Exercising and Mental Health
We all know that exercise is good for us. It’s obvious.
But did you know how good it really is for your mental health? This is a subject and topic that has really been brought to the surface through several studies conducted over the last 5 or so years, which has shown overwhelmingly positive correlations between exercise and mental health.
One in five (20%) Australians aged 16-85 experience a mental illness in any year.
And Australia has noticed, through its progressive advocacy to speak up about mental health, voiced predominately from the mainstream media and large sporting organisations, a big advocate being the AFL (Australian Football League) and growing organisations that support mental health, such as Beyond Blue and Reach Out.
The US Department of Health and Human Services in 1999 defined mental health as “a state of successful performance of mental function, resulting in productive activities, fulfilling relationships with other people, and the ability to adapt and change and to cope with adversity” (U.S. Department of Health and Human Services 1999, p.4)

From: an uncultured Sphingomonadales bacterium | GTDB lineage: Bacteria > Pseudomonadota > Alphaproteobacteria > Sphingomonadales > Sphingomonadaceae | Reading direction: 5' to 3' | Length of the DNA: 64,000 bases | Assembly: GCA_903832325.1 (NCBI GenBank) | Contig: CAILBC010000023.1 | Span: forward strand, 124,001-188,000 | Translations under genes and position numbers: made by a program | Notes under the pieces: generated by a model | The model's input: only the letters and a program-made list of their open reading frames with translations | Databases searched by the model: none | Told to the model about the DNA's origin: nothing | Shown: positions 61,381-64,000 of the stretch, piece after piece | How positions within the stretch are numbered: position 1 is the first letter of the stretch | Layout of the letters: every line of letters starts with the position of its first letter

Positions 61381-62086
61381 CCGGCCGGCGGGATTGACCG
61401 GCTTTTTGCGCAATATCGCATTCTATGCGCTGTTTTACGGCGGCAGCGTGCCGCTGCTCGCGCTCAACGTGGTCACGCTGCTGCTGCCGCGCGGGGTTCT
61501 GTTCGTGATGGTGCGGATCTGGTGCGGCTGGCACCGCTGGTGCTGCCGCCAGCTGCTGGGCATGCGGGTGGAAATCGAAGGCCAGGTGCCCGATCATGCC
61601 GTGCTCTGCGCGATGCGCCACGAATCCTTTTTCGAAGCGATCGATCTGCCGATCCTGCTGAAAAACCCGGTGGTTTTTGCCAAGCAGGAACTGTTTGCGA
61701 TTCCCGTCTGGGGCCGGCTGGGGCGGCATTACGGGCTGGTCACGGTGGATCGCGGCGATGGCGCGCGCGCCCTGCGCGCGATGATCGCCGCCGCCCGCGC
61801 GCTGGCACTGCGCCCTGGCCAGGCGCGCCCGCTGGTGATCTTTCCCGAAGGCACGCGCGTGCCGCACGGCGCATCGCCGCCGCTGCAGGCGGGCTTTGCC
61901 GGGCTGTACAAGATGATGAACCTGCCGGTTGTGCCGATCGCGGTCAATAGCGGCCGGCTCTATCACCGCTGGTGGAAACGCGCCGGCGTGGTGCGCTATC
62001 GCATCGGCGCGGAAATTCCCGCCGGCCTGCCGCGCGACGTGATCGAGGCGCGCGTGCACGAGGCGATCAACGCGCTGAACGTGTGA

So how does exercise facilitate these areas? Let’s work from the bottom.
“The ability to change and cope with adversity”- a study conducted by the American Psychological Association published a study in 2014 reported that people generally feel less stress following bouts of exercise, as opposed to being sedentary (American Psychological Association 2014) Exercise itself is a stressor yet relieves itself from the reactivity of psychological stressors. The irony is real.
Smaller reactivity to stress induced adversity showed greater results in working around and overcoming life problems, as well as achieving positive outcomes in a smaller time frame.
“A state of successful performance of mental function”
Let’s look at this specifically. Cognitive improvement has been a key outcome of many studies undertaken surrounding weight training. O’Connor, Herring and Carvalho (2010) propose that there is a network of neurophysiological adaptions that occur when resistance training is engaged, both indirectly and directly effecting our mental processes. Such ‘mental processes’ include:
Improved executive control
May lessen depression
Can greatly lessen chronic fatigue
Improved quality of sleep
This list of benefits shows a phenomenal range of benefits that one experiences from weightlifting, this data alone should be convincing enough to get yourself in the gym!
So, there you have it-mental health and exercise– and everything in-between.
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